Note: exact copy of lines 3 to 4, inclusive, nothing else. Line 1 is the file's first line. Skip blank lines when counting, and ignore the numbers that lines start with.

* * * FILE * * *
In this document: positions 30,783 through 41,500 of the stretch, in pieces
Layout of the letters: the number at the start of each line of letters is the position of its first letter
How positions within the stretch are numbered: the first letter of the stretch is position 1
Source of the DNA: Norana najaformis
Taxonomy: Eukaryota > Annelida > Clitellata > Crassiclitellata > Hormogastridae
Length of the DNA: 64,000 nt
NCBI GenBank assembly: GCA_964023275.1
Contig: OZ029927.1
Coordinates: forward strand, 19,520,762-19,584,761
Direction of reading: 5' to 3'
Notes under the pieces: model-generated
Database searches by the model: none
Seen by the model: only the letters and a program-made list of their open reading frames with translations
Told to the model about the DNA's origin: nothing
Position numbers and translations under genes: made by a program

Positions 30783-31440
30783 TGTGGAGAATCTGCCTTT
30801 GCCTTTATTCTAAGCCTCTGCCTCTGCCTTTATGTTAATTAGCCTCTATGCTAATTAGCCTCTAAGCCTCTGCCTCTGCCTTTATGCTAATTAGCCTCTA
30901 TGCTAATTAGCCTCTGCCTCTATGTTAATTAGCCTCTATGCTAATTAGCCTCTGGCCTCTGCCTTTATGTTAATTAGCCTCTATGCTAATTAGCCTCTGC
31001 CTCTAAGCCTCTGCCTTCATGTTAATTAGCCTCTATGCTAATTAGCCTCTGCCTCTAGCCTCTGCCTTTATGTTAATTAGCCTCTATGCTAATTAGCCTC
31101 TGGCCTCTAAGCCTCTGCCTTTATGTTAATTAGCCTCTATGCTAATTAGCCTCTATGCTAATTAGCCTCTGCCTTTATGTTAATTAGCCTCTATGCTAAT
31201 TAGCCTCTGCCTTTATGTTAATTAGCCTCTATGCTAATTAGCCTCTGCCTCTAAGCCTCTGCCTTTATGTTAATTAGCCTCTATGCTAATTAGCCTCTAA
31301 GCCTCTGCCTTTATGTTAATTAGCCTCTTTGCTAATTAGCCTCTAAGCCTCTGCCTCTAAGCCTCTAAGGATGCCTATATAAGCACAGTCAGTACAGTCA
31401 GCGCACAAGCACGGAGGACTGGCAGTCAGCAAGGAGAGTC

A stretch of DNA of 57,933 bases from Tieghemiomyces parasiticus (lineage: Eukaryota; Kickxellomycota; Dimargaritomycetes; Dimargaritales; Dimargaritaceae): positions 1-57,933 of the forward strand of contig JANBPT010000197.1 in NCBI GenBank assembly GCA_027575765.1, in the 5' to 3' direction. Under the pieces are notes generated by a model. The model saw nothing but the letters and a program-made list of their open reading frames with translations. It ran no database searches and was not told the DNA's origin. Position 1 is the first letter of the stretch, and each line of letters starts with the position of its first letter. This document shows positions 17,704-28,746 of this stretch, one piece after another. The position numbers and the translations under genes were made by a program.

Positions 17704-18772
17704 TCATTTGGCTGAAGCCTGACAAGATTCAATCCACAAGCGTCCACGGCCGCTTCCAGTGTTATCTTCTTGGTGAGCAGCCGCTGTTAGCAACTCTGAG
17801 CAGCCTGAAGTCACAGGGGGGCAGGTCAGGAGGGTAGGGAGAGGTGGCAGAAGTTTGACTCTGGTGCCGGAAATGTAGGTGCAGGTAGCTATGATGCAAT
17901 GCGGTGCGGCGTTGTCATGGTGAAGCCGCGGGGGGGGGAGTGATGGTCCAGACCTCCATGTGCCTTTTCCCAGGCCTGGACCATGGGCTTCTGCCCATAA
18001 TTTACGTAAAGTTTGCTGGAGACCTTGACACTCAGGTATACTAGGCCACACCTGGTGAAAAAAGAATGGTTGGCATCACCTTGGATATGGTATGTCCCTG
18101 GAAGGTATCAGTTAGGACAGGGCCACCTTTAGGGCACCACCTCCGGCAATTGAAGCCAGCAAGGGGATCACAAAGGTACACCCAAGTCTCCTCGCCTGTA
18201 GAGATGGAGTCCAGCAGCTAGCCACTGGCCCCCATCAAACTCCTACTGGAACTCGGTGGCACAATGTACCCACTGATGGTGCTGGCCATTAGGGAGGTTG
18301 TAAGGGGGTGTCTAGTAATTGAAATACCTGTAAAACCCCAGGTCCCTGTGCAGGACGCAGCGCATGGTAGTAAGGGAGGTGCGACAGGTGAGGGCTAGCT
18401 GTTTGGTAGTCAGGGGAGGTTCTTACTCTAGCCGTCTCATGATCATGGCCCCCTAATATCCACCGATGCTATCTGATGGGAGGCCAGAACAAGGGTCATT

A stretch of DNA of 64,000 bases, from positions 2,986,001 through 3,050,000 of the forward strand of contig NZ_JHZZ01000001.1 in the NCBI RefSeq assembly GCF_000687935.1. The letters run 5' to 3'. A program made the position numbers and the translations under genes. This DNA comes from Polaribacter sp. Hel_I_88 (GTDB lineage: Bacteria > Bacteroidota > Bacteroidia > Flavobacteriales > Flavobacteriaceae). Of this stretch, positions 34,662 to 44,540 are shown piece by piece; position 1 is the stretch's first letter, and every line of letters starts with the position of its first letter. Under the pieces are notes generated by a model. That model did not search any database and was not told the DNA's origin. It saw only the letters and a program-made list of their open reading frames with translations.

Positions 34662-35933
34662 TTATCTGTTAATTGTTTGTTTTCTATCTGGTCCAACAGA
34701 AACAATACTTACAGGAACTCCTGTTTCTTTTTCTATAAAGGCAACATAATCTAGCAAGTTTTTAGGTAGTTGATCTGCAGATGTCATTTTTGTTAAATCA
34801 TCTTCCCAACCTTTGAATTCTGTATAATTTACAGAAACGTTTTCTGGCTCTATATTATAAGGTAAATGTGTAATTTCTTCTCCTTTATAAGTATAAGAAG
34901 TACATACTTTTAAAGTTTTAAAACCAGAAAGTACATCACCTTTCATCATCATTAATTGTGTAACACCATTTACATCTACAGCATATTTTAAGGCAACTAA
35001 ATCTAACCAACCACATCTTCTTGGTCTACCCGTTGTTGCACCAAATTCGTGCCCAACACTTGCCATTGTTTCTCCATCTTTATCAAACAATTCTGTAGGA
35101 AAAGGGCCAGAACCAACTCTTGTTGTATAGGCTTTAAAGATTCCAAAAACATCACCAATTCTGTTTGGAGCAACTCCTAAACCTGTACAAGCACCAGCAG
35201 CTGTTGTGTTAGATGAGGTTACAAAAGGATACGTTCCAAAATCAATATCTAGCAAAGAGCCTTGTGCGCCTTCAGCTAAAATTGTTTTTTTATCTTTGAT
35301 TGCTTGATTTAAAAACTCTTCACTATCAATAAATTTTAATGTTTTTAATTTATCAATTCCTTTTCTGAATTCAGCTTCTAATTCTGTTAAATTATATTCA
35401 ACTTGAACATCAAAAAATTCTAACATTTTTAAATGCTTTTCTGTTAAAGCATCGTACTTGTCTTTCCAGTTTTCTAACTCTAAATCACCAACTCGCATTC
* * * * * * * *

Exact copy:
How positions within the stretch are numbered: the first letter of the stretch is position 1
Source of the DNA: Norana najaformis